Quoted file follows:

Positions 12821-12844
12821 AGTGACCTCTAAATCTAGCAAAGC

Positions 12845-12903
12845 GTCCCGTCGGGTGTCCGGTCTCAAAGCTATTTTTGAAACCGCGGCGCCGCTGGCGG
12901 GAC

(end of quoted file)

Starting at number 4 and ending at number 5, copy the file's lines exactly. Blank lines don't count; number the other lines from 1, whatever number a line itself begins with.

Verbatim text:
12845 GTCCCGTCGGGTGTCCGGTCTCAAAGCTATTTTTGAAACCGCGGCGCCGCTGGCGG
12901 GAC